Although her husband and father-in-law had died, Petronilla remained at their property in the camp of the northern French crusaders as her brother-in-law Amaury de Montfort succeeded and had his sister-in-law remarried to Aymor de Racon. This was followed by the failure of the papal crusade in 1224 and the death of Aymor, the couple having no children.

In 1228 Petronilla married for the fifth and final time, her latest husband being Boson of Mastas, Seigneur de Cognac. Petronilla spent the next few years on her husband's estates in Aquitaine as they had made themselves unpopular by their marriages with the Crusaders and their own people. In 1230, Petronilla returned to Bigorre with her husband where public order had collapsed, as a result of her many years of absence, and restored it. In 1232 they attacked Petronilla's half-brother Bernard V in order to inherit the Comminges as their father had died in 1225. Although the claim on Comminges could not be enforced, Petronilla did inherit large parts of the Nébouzan from her father. In 1242 Petronilla was reconciled with the nobility of Languedoc, who had turned against her because of her hostile northern French husband, Boson, after she and her husband were in the revolt of Count Raymond VII of Toulouse. The rebellion had failed and Boson lost favour with Louis IX of France and eventually died in 1251.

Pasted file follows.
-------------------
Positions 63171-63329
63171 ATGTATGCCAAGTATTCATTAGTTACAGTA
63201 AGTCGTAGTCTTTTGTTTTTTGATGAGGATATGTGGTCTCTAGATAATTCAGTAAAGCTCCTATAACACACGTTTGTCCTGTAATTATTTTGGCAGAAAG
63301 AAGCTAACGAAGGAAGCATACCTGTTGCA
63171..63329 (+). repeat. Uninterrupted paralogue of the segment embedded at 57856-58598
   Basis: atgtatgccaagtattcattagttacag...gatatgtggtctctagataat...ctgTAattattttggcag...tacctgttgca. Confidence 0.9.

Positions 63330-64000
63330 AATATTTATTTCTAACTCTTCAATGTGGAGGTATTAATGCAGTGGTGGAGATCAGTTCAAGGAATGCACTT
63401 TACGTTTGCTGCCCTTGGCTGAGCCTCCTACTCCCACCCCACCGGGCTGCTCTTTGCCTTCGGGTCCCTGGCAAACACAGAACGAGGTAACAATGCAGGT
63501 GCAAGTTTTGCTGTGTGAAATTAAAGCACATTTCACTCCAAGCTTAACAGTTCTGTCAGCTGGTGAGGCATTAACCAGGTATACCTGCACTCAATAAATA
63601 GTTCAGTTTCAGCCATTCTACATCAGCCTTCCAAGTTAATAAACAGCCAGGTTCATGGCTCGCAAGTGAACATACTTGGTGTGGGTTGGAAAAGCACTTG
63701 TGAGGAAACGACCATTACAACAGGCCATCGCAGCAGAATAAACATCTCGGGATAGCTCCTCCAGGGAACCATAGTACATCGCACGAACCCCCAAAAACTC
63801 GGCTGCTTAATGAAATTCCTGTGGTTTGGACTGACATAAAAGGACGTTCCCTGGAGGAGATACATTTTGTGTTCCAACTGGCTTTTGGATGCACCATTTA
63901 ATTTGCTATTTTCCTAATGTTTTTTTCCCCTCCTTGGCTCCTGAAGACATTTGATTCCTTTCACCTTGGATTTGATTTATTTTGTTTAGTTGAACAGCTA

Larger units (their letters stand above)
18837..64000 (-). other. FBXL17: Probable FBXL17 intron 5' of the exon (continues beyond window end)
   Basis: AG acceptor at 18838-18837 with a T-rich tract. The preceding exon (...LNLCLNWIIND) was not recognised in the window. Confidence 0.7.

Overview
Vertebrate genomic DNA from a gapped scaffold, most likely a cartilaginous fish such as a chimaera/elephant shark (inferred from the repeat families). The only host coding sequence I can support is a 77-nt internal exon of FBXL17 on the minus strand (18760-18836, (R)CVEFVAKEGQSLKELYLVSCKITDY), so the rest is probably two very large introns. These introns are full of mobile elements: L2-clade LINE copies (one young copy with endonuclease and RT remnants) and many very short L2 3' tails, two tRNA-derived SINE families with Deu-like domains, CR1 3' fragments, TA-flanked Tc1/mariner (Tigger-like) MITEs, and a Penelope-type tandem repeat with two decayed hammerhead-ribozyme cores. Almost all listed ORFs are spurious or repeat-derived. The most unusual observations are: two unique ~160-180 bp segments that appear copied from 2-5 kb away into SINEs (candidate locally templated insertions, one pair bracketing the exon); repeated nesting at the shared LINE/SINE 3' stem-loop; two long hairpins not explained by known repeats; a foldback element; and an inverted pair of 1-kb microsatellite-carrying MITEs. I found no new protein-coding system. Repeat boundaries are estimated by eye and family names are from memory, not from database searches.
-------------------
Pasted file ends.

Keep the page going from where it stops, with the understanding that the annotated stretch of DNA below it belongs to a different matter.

In total Petronilla had three children, two from her third marriage and one by her fifth marriage:

With Guy de Monfort she had two daughters:

  • Alix (1217/1220 – 1255), succeeded her mother as Countess of Bigorre; she was married firstly to Jordan, Lord of Chabanais, by whom she had issue; and secondly to Raoul de Courtenay, with issue.
  • Petronilla, married Raoul de la Roche-Tesson

With Boson of Mastas she had one daughter:

Death and legacyEdit

Near the end of her life, the Countess Petronilla relinquished the government of Bigorre to her brother-in-law, Simon de Montfort, Earl of Leicester and governor of Guyenne. Petronilla retired to an abbey and died in 1251.